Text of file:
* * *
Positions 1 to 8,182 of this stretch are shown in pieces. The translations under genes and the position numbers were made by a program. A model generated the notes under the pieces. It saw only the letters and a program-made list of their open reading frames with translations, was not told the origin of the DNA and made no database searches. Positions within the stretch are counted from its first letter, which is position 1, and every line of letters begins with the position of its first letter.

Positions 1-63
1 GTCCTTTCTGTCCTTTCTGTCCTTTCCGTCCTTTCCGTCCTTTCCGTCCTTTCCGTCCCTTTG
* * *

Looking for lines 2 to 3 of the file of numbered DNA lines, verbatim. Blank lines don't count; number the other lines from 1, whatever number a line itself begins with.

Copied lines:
Positions 1-63
1 GTCCTTTCTGTCCTTTCTGTCCTTTCCGTCCTTTCCGTCCTTTCCGTCCTTTCCGTCCCTTTG